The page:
For seven days we have shared the (cliche alert) roller coaster that began with believing Key West and the Keys might be spared the worst of Hurricane Irma as the predicted path of the Category 4 storm headed up the east coast of Florida. Wibble wobble back and forth until the storm crashed into Cudjoe Key, leaving Key West on its westerly and slightly less horrific backside — at low tide. Had we collectively ordered from a hurricane menu, Key West could not have been more delighted with the result.
As most know by now, I was in Virginia with my mother when the storm hit. My husband, a park ranger at Fort Zach, remained in Key West because of personal commitments. He and our five cats, appropriately, I think, designated the Cat 5s, our house and our neighborhood escaped almost unscathed the storm’s damage.
That’s what we know today. The nightmares of a week ago are fading. A week. Just a week. The flooding receded. The downed trees and debris are being removed. Lights turn on across most of the island. Cell and data service means we’re texting and sticking our heads into our hands-cum-phones. Gasoline, food, construction and repairs supplies remain in short supply, but stock is coming down the Keys and I’m betting Jeff Bezos is going to have Amazon Prime deliveries back on track in a week. Running water remains at premium, and thus toilet flushing is a luxury. That, too, will resolve itself.
Each hour there’s a growing sense that everything is OK in Key West. I suspect, though, that those of us who are off-island have a slightly rosy view of how things are. Photographs and videos of bright sunshine and intact homes don’t smell. They aren’t hot and sweaty. They aren’t swatting mosquitos. And, our focus on what Key West and the Upper Keys escaped belies the destruction between the two.
Not for those communities a return to air conditioning and some hard work with bleach and a chain saw. For them, there’s little left except the catastrophe of not knowing what to do next. That could as easily have been Key West on Sunday morning. As we celebrate our great good fortune, may we forebear doing so at the expense of our neighbors and friends, Our sister islands need us, the fortunate ones.
A week ago I was a Facebook post or a column away from panic. To know that in mere hours everything that makes my life my life could be swept away was paralyzing and so I keep posting, kept writing. This is what I wrote last Saturday night:
Tonight, though, I am swatting my errant, apprehensive imagination. Because what’s in my brain has kept me sleepless for three days and its relentless stranglehold drives me to write. One of my bosses used to call me the “Ice Queen” because not even the worst in front of me brought tears. This is no Henny-Penny. I can stay focused and on task in chaos. I pay a price for that stoicism, but it is who I am and almost seven decades in, God isn’t going to bother to make sweeping changes.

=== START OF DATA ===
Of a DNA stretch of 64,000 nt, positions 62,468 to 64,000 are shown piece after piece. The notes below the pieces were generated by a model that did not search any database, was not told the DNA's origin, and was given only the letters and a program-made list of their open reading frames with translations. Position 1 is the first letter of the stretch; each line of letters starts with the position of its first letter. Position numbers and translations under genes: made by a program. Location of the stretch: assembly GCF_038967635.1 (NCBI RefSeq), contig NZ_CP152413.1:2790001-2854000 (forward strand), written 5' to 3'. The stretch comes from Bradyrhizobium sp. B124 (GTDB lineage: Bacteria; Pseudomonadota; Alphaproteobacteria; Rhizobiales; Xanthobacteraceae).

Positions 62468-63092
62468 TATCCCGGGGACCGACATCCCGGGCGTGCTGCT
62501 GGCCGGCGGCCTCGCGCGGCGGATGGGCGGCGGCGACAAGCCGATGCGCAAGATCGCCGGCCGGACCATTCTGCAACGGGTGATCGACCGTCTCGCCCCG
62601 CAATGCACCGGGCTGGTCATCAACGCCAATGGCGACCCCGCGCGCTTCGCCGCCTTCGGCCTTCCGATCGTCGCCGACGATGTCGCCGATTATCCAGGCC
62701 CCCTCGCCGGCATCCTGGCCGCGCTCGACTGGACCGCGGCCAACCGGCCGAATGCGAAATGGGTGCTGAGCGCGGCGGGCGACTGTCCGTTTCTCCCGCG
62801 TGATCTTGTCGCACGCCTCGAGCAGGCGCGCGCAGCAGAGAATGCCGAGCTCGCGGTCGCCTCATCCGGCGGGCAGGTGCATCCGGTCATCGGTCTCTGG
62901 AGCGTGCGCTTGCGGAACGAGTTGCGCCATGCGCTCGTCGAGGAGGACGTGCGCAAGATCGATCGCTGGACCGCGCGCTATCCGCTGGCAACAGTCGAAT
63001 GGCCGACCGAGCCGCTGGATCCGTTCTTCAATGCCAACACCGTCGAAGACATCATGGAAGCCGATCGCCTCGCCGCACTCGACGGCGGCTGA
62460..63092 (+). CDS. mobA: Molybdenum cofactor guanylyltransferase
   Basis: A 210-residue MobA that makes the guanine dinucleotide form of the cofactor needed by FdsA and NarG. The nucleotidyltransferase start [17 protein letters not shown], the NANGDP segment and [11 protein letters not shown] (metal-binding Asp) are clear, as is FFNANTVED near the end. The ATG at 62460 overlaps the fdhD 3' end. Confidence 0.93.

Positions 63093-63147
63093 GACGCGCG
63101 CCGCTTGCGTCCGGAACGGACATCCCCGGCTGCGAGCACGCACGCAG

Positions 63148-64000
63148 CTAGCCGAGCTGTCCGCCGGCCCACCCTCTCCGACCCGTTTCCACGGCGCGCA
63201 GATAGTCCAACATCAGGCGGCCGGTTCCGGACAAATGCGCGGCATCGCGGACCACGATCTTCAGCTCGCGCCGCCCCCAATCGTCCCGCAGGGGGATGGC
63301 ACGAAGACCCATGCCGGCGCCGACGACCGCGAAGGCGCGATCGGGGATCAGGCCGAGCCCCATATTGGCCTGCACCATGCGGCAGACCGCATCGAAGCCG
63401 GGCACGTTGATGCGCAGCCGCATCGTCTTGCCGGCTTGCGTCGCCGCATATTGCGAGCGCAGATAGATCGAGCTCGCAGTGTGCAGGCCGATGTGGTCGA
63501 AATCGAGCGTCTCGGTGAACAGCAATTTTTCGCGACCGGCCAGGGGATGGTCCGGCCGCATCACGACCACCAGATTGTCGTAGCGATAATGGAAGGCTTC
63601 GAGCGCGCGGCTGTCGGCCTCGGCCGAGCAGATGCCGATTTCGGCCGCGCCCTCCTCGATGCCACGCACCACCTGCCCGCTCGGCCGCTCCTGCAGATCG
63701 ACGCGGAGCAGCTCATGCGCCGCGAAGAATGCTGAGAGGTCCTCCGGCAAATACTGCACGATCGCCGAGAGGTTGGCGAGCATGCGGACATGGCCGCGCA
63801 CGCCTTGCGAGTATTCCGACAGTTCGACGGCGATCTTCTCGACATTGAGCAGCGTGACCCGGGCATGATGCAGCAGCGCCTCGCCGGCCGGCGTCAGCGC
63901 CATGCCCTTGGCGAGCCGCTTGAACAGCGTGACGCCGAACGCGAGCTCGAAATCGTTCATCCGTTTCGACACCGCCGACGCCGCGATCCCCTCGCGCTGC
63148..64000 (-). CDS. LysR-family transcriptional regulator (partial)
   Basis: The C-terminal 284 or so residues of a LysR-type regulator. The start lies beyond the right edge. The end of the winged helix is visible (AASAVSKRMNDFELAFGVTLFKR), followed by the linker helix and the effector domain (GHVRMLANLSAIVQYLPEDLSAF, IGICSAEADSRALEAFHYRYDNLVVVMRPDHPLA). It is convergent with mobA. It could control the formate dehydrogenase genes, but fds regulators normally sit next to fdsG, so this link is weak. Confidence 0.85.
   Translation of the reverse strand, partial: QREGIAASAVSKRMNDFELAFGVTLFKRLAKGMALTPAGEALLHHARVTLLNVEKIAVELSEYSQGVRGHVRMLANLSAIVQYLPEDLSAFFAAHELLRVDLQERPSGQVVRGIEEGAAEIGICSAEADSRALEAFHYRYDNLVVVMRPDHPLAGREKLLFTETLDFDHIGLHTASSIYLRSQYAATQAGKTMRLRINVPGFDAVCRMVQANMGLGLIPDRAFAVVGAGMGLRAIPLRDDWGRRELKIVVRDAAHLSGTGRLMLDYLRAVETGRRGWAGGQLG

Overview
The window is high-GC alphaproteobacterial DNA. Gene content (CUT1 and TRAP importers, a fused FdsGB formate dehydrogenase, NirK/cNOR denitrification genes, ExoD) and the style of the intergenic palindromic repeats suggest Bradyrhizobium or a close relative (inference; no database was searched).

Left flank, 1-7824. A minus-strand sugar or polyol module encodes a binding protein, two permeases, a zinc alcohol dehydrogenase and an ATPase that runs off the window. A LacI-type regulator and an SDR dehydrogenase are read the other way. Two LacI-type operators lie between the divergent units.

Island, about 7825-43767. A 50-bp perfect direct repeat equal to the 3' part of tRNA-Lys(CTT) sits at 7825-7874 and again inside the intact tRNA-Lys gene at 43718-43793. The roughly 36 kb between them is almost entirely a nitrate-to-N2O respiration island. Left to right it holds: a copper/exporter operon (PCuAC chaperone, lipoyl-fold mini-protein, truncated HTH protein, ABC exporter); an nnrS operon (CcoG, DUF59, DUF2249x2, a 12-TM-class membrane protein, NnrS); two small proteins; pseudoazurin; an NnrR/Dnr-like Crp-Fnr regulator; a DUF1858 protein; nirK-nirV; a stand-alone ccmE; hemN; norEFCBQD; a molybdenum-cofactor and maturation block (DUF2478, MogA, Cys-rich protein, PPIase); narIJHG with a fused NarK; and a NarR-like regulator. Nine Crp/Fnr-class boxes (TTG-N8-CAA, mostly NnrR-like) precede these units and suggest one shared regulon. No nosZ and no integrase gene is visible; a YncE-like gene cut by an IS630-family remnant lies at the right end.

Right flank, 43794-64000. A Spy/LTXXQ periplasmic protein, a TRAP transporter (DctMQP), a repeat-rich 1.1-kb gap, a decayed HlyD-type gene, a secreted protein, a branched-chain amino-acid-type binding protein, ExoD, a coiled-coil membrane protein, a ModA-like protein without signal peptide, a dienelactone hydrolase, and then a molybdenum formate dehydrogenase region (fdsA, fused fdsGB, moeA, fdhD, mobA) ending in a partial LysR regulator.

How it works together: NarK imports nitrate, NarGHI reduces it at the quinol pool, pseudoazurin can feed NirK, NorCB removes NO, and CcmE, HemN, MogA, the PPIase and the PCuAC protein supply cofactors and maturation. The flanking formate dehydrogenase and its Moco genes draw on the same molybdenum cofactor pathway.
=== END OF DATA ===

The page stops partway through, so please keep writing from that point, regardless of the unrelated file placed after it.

Tonight, I’m tired. I know you are as well. Humans can’t absorb that much emotional hurricane and come away unscathed. I am glad we have been together this week. Without you, John Teets and I would not have kept at it for virtually 24-7. We did what we did because we’re old, “warhorse” journalists who cannot imagine deserting our community. We did it because, well, at the time, no one else was.
We stopped counting when we reached 800,000 people. More than 220,00 video views. In. One. Week. We knew if we needed the information, so did others, but we never expected an audience this size.
But, you know what was best of all? The sheer civility of this community. No trolls. No mis-directed anger. In a world where social media has become a swamp of bots, trolls and angry pejoratives, spending the week with you has been an affirmation that most people are good people. Thank you.
And, with that, good night, my friends. John and I will wind down the page over the next day or so. It’s time for this most splendid hurricane house party to wind down. We’ll put together a list of best websites and Facebook pages for those who want to keep going. I’ll write the occasional aftermath column. I’ve got clients wondering if I am ever going to get back to building their websites. It’s been our pleasure.
Oh, and about the Cat 5s. Electricity was restored at our house at 4:15 this afternoon. The AC is on. The pool pump is running. Ed’s doing the laundry. And, the Cat 5s (three of them, anyway) are stretched on on the bed for the first time in a week. They hated the heat and preferred the cooler floor to a warm bed. It’s an awful picture, but, hey, we love our fur babies.
Linda Grist Cunningham is editor and proprietor of KeyWestWatch Media. She and her husband, Ed, live in Key West with the Cat 5s.